Ten Tips to Help Grieving Families Survive the Holidays After the Death of a Child

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When a child has died, the holidays are a very difficult, stressful time for the family. While others are enjoying the festive atmosphere, bereaved families are faced with the specter of an empty chair at the holiday dinner, and the dilemma of whether to hang their missing child’s stocking. Here are ten tips from an expert, a bereaved parent herself, to help grieving families survive the holidays.

Simply surviving the holidays can be a difficult task when a family is struggling after the death of a child. While others are enjoying the usually festive atmosphere, bereaved families are faced with the specter of an empty chair at the holiday dinner, and the dilemma of whether to hang their missing child’s stocking.

“The normal stress of the holidays is compounded tremendously when your child has died,” says Patricia Loder, executive director of The Compassionate Friends, a national self-help support organization for families that have experienced the death of a child. “It is difficult for those who have not gone through the death of a child to understand the depth of despair which such a loss brings.”

Mrs. Loder, who had two young children die in a car accident in 1991, says that she has learned there are many points a grieving family may want to consider during this holiday season.

  • Emotions need relief and should not be stuffed inside just so others will not be uncomfortable. Give yourself permission to cry, be sad, laugh, or have fun.
  • Do not overextend yourself by trying to host a party, or even attend a party or gathering, just because you have done so in the past. Others will understand this is not a good time for you.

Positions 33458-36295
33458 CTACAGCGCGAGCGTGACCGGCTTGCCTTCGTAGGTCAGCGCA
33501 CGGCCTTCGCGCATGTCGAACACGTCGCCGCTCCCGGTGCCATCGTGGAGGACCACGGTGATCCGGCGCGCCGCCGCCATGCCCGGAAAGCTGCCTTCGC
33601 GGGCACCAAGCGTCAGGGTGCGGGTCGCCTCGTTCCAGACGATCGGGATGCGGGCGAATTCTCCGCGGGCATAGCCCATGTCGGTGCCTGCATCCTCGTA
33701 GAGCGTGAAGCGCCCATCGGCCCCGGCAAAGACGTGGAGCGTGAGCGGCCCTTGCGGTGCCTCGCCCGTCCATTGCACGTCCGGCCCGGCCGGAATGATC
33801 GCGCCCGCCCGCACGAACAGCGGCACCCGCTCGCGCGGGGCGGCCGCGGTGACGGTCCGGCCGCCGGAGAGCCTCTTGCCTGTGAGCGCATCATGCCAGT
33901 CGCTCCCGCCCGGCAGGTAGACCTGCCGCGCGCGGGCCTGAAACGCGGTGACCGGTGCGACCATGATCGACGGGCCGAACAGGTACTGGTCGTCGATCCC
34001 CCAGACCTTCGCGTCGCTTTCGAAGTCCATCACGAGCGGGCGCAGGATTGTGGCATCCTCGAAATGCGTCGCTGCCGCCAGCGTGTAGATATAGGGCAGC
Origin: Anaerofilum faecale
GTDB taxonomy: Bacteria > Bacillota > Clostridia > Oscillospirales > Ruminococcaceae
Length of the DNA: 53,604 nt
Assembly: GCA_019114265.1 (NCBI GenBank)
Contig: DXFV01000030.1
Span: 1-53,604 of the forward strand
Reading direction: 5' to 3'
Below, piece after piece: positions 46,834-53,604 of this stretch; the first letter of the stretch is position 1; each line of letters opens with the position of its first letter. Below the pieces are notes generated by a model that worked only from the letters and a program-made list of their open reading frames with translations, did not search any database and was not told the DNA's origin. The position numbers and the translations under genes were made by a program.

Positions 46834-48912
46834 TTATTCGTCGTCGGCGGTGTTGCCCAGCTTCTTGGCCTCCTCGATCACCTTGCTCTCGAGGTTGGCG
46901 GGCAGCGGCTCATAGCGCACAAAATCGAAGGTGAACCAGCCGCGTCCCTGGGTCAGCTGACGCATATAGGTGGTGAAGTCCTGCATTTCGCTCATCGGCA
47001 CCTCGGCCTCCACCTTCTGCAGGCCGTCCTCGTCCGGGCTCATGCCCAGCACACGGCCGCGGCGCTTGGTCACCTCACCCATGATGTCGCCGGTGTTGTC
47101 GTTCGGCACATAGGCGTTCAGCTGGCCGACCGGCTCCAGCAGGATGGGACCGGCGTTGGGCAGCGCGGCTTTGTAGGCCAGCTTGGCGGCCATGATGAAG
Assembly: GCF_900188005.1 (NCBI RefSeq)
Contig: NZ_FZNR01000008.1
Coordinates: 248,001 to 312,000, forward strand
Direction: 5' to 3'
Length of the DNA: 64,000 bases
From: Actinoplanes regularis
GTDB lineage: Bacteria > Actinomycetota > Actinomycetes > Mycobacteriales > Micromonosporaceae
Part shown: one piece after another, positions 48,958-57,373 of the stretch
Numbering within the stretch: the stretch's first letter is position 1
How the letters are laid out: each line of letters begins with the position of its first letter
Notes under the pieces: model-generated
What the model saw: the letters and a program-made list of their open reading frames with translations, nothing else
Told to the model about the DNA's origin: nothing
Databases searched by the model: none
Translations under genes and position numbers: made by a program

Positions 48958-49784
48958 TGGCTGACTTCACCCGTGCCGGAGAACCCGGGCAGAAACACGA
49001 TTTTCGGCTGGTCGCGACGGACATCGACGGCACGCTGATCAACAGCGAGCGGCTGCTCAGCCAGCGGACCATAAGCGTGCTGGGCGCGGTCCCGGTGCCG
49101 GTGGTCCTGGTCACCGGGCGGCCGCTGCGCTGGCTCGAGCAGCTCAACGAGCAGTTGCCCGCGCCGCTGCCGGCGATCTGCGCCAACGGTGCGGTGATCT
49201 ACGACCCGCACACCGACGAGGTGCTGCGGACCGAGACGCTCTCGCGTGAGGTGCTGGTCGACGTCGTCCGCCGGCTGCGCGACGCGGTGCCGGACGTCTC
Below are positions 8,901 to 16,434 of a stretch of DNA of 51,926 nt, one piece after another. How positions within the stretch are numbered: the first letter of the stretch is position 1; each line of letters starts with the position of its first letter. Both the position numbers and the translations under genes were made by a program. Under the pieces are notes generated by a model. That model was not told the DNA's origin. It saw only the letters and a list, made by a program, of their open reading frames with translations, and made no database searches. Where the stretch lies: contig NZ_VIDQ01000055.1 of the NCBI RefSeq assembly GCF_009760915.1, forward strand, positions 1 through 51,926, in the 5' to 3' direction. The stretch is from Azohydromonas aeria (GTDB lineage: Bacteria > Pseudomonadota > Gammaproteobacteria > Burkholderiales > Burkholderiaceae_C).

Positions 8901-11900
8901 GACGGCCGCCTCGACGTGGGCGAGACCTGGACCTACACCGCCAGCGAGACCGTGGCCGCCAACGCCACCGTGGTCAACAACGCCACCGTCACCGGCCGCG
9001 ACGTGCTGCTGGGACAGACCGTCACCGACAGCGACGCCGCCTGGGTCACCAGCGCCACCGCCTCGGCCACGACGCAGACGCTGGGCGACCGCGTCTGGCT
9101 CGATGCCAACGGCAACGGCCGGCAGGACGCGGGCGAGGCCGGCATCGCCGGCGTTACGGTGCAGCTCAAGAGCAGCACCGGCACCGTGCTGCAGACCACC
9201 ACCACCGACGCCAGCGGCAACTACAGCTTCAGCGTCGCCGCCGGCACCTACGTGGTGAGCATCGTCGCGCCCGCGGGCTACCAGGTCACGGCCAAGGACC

• Find new holiday traditions that can incorporate the child who died.
  • If you must shop for others, find a time when the stores are not extremely busy like early morning, order through the Internet, or ask others to shop for you.
  • It is therapeutic to discuss and share memories of the child who died.
  • Write down what areas you fear most about the holiday and discuss these with your family so you can be prepared.
  • Remember that holidays are very important for surviving children. They need the sense of normalcy the holiday season provides and should be included in holiday planning.

*Consider a short, private memorial service or candle lighting in memory of your child.

*Eat well, exercise, get plenty of sleep, and be careful of consuming alcohol, which is a depressant.

  • Remember that the fearful anticipation of an approaching holiday is usually worse than the day itself.

“Many people believe they can escape the holidays by leaving home on a vacation,” adds Mrs. Loder. “This rarely helps because grief can never be left behind and it is important to have the support of relatives and friends. Talking with others who have also lost a child can help those facing grief to understand they are not alone and that others have survived the holidays and they will, too.”

The Compassionate Friends has chapters in all 50 United States plus Puerto Rico and Washington DC and nearly 600 total chapters in the country, offering friendship, understanding, and hope to bereaved families. The organization has a presence in an estimated 29 countries around the world. For information on a local chapter or for other means of support, call The Compassionate Friends toll-free at 877-969-0010 or visit The Compassionate Friends National website at http://www.compassionatefriends.org.

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Wayne Loder
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